Photo taken in:RybnitsaYear when photo was taken:1948Country name at time of photo:USSRCountry name today:Moldova
This is me (first row in the center), in the house of pioneers with friends. This photo was taken in Rybnitsa in 1948. We were given musical instruments just to make this photo look more interesting. Director of the house of pioneers Vera Nikolayevna Beliayeva is in the center in the upper row; once she was a ballerina, and she was our dancing teacher. I attended a dance group and an embroidery group.
In 1944 I went to the second form at school in Rezina, but I didn't know or understand anything. A week later I was assigned to the first form where there were other overgrown children studying, according to my birth certificate, I was born in 1933. I remember that my classmates were big boys and girls. I was the youngest and the tiniest one. I was told to sit at the first desk. We were studying multiplication by 'three' and the teacher asked: 'How much is 3 multiplied by 5?' I raised my hand and said: '3 x 5 is 15, and 15 divided by 5 is 3'. 'Look, a little body often harbors a great soul!' - somebody exclaimed from the rear. So I excelled at the very beginning. Later bigger children went to study in an evening school [secondary schools for working young people in the USSR]. I caught up other children in my class soon. I studied well. I was particularly good at mathematic. I also attended an embroidery and a dancing groups in the house of pioneers [pioneer club]. I liked dancing. I took an active part in school activities. I was a member of the students' committee at school. I remember that we listened to the pupils who had bad marks. My schoolmate Vilka Kogan (a Jewish boy), whose father was director of a plant, had all bad marks. I remember having a strong position against him: 'Let's vote to expel him from school! Why making so much fuss about him?' Then I joined Komsomol. At first our school committee admitted me and then, when it was time to go to district committee, I got scared all of a sudden: 'I don't know much. I lack education'. And I ran away from there. Later they admitted me anyway. I finished the 7th form, when Senia Uchitel, my stepfather's younger son, returned to Rybnitsa. He was to get married in autumn. I didn't have a dress to wear at his wedding and I decided: 'I shall enter a medical school, receive my first stipend and have a new dress made for me'. [students of higher educational institutions and vocational schools received monthly stipends in the USSR]. Of course, this was a very 'reasonable' idea!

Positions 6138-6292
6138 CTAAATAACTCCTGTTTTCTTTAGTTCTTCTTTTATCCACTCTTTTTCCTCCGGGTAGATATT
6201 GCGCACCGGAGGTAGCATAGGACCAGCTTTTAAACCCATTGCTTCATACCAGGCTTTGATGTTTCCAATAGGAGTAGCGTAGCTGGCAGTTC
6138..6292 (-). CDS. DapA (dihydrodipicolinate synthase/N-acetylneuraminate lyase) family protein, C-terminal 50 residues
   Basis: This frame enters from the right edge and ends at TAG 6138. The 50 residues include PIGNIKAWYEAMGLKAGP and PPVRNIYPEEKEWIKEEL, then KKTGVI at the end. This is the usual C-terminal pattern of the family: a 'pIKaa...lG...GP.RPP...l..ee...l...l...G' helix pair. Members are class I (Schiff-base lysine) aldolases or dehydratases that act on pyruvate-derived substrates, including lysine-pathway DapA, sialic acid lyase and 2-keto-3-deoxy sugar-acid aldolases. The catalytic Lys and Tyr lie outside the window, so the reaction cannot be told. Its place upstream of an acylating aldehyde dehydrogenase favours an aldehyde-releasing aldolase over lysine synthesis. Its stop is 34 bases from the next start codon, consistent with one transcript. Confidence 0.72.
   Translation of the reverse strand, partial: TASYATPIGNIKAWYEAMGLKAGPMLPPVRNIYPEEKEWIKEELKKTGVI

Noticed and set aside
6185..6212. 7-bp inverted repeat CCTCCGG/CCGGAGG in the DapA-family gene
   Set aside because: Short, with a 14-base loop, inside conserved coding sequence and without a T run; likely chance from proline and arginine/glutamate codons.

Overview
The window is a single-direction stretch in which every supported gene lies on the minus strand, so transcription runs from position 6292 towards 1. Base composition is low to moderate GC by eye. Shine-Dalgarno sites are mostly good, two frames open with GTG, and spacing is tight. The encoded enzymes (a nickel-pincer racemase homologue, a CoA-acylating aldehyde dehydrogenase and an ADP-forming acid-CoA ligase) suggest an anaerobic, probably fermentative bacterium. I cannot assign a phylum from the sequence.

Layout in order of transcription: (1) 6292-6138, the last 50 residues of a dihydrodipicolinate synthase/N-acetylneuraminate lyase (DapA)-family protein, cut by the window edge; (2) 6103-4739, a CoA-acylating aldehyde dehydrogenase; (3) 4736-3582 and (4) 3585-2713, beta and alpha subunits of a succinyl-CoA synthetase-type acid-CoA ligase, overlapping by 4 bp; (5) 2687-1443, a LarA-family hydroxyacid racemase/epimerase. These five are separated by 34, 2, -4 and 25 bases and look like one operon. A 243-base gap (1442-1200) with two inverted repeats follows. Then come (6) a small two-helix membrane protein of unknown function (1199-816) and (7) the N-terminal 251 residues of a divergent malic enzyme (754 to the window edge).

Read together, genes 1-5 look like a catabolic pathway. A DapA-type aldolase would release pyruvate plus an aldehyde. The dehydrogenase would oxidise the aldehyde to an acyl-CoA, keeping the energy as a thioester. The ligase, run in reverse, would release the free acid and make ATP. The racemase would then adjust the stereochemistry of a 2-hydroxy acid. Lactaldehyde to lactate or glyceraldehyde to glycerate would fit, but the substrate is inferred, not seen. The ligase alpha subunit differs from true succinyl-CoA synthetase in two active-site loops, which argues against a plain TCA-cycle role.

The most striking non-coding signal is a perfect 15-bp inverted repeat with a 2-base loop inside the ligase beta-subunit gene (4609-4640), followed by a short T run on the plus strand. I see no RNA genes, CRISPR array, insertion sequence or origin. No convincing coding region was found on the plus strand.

When I picked my documents from the school, our teacher of mathematics came to see my mama: 'Tamara is very good at mathematics, the best of all in her class, don't do this', but I was so eager to go to the medical school that mama decided to leave things as they were.